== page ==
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March 28, 2014
Another Win for Climate Change Mitigation
    by Robert Kropp

As You Sow withdraws shareowner resolution at Southern Company after the utility agrees to report on integrating renewable energy into its business operations.


As You Sow won well-deserved accolades last week when the investor network announced that ExxonMobil has agreed to report on the implications of stranded assets on its business operations.

This week, the organization announced another victory for engagement on climate change by sustainable shareowners, when one of the largest utilities in the US agreed to report on its plans to integrate more renewable energy into its operations.

Not only is the Atlanta-based Southern Company one of the nation's largest utilities; its primary source for its power production has been coal, and only about three percent of its current production comes from renewables.

In 2011, As You Sow published a white paper (updated in 2012) detailing the increasing financial risks associated with investment in coal. The costs of regulatory compliance are expected to lead to the retirement of 75 GW of coal-fired capacity by 2030, and the rapidly decreasing costs of renewable energy technologies should make them far more attractive to investors in the immediate future.

“Policy options shall consider innovative technologies and strategies for energy generation, such as placing greater emphasis on distributed clean energy sources or strategies to deploy centralized renewable energy generation,” the res olution stated. It requested that Southern consider President Obama's goal of reducing carbon emissions by 80% by 2050 in its reporting; according to As You Sow, “The company pledged to provide shareholders with information about the utilities’ existing renewable and distributed generation assets, and to describe new projects that will be brought online by 2015.”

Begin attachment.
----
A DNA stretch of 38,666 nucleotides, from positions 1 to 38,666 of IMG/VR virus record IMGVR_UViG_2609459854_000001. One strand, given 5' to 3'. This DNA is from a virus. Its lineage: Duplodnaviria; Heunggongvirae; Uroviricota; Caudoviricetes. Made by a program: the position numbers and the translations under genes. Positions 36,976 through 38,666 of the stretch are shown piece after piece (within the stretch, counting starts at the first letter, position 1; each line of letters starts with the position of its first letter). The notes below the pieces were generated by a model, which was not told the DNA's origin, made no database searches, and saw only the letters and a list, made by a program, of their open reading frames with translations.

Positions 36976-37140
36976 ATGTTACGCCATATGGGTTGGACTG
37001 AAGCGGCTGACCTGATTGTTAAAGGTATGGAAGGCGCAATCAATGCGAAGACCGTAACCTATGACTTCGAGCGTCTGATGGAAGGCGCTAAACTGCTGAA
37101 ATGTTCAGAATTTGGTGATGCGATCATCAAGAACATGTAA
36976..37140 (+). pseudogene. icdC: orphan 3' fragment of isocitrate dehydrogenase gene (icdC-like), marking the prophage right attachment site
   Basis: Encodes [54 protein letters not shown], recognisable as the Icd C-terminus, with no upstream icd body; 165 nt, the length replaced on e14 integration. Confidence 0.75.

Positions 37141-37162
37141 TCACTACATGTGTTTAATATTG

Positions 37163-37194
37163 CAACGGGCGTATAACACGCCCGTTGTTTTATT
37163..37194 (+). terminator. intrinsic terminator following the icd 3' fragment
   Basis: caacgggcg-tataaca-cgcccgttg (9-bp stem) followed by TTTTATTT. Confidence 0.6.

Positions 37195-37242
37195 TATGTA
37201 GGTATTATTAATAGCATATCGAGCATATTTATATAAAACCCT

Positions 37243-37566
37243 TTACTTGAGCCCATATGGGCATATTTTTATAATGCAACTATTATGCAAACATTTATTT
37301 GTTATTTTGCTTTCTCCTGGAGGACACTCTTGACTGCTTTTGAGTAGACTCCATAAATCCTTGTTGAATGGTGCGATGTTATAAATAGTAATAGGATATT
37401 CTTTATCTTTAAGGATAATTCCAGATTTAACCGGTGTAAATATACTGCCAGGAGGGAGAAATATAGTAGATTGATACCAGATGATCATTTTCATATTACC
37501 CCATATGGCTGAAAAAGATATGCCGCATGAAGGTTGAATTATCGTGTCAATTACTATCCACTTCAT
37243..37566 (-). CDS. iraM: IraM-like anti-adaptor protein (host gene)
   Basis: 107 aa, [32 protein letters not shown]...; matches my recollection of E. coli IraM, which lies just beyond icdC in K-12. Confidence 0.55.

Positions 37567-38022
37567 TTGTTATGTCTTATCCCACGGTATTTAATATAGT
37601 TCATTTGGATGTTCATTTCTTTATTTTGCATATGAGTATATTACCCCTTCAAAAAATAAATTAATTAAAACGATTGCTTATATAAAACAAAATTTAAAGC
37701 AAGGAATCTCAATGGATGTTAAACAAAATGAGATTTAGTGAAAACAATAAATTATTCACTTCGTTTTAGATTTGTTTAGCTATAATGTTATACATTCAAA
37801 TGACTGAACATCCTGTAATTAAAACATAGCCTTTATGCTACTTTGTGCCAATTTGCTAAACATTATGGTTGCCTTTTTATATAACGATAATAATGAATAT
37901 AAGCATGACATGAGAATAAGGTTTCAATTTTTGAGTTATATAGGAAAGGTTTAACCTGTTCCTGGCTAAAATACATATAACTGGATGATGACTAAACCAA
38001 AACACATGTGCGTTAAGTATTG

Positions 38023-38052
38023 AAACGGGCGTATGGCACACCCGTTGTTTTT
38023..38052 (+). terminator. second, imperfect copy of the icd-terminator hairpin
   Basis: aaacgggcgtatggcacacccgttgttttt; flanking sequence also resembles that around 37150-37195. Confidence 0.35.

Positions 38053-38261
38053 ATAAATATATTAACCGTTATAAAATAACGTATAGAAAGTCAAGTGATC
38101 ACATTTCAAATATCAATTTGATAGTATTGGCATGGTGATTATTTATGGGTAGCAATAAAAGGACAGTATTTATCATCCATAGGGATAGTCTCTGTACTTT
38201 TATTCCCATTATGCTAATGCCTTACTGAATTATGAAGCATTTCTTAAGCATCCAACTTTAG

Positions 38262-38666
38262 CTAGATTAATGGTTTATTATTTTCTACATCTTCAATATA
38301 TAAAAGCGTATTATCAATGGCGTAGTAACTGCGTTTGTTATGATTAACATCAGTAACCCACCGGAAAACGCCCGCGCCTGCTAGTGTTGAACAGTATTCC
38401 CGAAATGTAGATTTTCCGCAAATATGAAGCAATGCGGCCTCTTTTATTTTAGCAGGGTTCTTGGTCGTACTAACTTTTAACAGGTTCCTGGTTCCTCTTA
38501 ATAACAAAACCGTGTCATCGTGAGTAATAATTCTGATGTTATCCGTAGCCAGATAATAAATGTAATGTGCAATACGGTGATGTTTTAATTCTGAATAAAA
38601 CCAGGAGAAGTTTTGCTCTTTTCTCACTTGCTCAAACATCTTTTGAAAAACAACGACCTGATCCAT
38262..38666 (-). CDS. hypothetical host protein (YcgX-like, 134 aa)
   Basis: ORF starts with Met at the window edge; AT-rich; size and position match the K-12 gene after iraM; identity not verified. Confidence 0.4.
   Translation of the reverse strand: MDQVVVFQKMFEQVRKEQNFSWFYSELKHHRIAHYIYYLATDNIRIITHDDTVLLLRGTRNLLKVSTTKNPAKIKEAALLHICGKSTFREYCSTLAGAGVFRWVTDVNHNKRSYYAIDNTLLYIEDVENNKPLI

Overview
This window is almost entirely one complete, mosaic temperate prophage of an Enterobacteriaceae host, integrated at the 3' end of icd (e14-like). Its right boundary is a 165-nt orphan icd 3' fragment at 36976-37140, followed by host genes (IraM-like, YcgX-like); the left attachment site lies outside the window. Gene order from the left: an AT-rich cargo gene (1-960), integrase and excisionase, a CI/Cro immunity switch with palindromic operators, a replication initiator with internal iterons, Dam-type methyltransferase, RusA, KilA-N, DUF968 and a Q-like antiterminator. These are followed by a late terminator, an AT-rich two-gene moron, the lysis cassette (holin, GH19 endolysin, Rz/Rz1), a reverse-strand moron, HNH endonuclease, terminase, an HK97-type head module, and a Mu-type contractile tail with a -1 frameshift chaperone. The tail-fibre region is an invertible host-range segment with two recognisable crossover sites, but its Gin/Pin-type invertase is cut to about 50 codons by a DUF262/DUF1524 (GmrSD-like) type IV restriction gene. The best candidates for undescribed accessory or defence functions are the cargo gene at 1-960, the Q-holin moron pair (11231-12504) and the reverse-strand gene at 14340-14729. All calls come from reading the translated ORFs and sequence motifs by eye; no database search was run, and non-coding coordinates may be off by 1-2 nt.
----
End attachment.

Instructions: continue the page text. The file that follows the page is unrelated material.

To meet the President's goal, “Utilities need to immediately shift away from coal towards distributed and renewable energy,” said Amelia Timbers, Energy Program Manager at As You Sow. “The agreement with Southern shows that a shift in the trajectory of the electric utility industry toward a healthy, low carbon fuel mix is underway. In the last earnings call, investors wanted to know Southern’s plans for solar. Now they will have that data.”

“Southern Company’s actions to bring more renewable and distributed energy online should be a wake-up call to other utilities, public utility commissions, and politicians that energy policy should favor cleaner, cheaper, more innovative sources of energy,” As You Sow President Danielle Fugere said.

In January, As You Sow and New York State Comptroller Thomas DiNapoli reached a similar agreement with FirstEnergy, an Ohio-based utility. In its agreement letter, FirstEnergy stated that it “intends to incorporate information, as applicable, on additional policies that the Company could adopt and additional actions the Company could take to reduce its greenhouse gas emission in connection with President Obama’s goal of an 80 percent reduction in greenhouse gas emissions into our Sustainability Report.”

 

 
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